Workout instep with Bollywood

  • Courtney Trosin, center, and Viki Caruso, both of Greenfield, dance last month during Doonya, an aerobic Bollywood dance class at the YMCA in Greenfield. GAZETTE STAFF/SARAH CROSBY

  • Instructor Aisha Russell leads during Doonya, an aerobic Bollywood dance class at the YMCA in Greenfield. GAZETTE STAFF/SARAH CROSBY

  • Courtney Trosin of Greenfield dances during Doonya, an aerobic Bollywood dance class, at the YMCA in Greenfield.

For The Recorder
Published: 4/12/2017 1:59:50 PM

Aisha Russell is a blur of motion with her knees bent in a semi squat, her feet taking tiny, quick steps as she darts from side to side. Arms raised in front of her, elbows bent, she makes circular motions with her hands as if she is washing a window.

A Hindi pop songs blasts from the speakers in the exercise room at the YMCA in Greenfield on this Saturday morning where more than a dozen women are following Russell’s lead.

“To the left. ... To the right,” she calls into the microphone attached to her headset.

The group is engaged in a high-intensity aerobic workout called Doonya, a blend of western and Indian dance inspired by movies made by Bollywood — the Mumbai-based film industry.

It is a relatively new exercise routine, which works nearly all the muscles in the body.

The women in the class have clearly been here before as they move fluidly in unison, puffing out their chests and twirling their wrists above their heads to the drum beat filling the room. Some say the exercise is just a side benefit to the fun that comes from feeling like they are on a movie set in Mumbai, although no one is wearing an embroidered sari; most are dressed in Spandex and T-shirts.

“You are really absorbed in the dance and in the moment,” says Gayatri Guhanarayan, 32, of Holyoke, who comes to the class every Saturday morning. “There is this feeling of lightness. You forget that you are working out.”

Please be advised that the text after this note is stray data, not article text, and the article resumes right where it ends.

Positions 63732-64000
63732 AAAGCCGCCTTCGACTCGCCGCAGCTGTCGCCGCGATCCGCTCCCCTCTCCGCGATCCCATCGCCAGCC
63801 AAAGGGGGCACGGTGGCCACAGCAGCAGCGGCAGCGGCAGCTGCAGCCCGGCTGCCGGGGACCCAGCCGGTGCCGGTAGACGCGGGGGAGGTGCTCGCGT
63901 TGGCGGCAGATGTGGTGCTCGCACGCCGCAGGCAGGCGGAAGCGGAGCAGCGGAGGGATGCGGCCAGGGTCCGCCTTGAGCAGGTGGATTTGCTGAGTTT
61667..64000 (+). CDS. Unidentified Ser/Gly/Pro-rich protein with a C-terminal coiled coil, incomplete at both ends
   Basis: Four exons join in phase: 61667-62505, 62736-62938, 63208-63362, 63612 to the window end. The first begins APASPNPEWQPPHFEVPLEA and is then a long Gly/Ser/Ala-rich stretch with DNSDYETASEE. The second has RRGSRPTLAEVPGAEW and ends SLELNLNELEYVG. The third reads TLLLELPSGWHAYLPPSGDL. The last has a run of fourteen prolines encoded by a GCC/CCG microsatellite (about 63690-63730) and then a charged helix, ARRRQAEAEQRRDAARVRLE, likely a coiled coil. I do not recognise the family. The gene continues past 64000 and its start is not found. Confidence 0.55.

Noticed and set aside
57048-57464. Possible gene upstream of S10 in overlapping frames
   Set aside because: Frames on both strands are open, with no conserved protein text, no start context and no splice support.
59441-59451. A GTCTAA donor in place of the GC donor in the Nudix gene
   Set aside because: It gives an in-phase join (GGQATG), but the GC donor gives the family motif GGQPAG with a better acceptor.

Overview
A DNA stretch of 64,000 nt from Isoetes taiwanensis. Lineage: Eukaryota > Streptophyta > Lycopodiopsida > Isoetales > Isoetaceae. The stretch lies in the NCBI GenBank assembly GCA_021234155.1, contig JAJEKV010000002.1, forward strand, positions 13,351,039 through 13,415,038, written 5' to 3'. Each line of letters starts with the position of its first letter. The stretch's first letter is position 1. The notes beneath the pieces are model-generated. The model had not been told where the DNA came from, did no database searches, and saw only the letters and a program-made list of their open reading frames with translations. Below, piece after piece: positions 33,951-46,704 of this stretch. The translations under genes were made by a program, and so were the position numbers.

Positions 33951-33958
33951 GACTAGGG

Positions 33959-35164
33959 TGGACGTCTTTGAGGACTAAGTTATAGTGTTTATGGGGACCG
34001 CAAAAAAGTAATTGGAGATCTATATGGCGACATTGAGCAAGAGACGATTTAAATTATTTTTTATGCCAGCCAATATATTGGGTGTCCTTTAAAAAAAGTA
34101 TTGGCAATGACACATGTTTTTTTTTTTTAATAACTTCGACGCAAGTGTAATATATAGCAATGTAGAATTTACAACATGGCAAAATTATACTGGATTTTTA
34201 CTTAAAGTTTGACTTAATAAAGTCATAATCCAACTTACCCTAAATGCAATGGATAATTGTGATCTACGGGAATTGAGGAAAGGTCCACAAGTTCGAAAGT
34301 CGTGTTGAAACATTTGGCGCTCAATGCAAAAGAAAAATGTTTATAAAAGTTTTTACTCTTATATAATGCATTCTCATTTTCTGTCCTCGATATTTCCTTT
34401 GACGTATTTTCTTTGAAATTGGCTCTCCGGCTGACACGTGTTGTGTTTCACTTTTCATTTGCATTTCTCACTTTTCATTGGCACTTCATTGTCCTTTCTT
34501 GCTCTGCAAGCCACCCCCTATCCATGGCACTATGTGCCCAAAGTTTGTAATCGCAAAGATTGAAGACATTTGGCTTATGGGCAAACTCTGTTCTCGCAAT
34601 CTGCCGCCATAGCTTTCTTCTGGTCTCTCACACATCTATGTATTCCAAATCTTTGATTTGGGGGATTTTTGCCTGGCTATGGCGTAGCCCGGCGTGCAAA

The students start marching in place, with a bit of a bounce in their steps, their arms reaching up toward the ceiling.

“Shake it up a little,” Russell says.

She stretches one arm above her head and makes circles as if swinging a lasso. “Kick up the legs,” she instructs, as she moves to the left, still swinging the invisible lasso. Her other arm is positioned just in front of her, hand in a fist, like she is holding a horse’s reins.

“You are focusing on your balance, your core strength, you are really working the whole body,” she says.

The women quickly transition from move to move.

In another moment, they flex their leg muscles, moving in and out of lunges, with their arms again stretched above their heads, forming a half moon.

“The energy here is awesome,” says Abby Farrar, 41, who drives from Chicopee nearly every week to take the class. “The hour goes by really quickly.”

The movements are punctuated with symbolic hand gestures called mudras. The deer mudra is one of the most popular of these gestures in the class, in which two fingers are pinched together with the thumb to form a deer snout, while the pinkie and pointer finger stand up like ears.

“I’m learning about a culture that I didn’t know about and getting a workout,” says student Jackie Stein, 39, of Lake Pleasant. “It is also so nice to have an enthusiastic person lead the class.”

Russell, 30, is the only Doonya instructor teaching in Massachusetts and one of only about 50 throughout the United States. But through ongoing trainings, these numbers are growing all the time, says Rohan Sheth, Bolly Hero CEO of the Doonya company based in New York City and Washington, D.C.

Russell, who lives in Greenfield, started leading classes at the Greenfield YMCA last October, after teaching for two years in New York and New Hampshire. She works remotely for Planned Parenthood in New York, which has allowed her to move to New England for the change of scenery she was seeking.

She says she fell in love with the Pioneer Valley and not long after settling in Greenfield, pitched the class to the YMCA. Now, she teaches two sessions a week. She hopes to do a workshop in Northampton this summer.

The class, she says, is similar to Zumba, which is a choreographed cardio-dance class that pulls from the dance styles of Latin America.

“It is a little bit different because you are working a lot more on your balance than you would in Zumba,” she says.

Since Guhanarayan grew up in India and always has had a fondness for dance, she was ecstatic to discover Doonya through an online Indian dance meet up group last year. She says she doesn’t mind making the 45-minute drive from her home every week. Guhanarayan, who is also an exercise science lecturer at the University of Massachusetts, Amherst, says she likes Doonya because it is a more varied workout than taking a run or using an elliptical machine at the gym. And, she says, it keeps her arms and thighs toned.

“I get my inner Bollywood actress out. I feel like I get to just be in that moment and be in the dance,” she says.

Each of the dances has been carefully choreographed and screened by the Doonya company, which was created about 10 years ago in Washington, D.C., by two American women of Indian decent, Priya Pandya and Kajal Desai.

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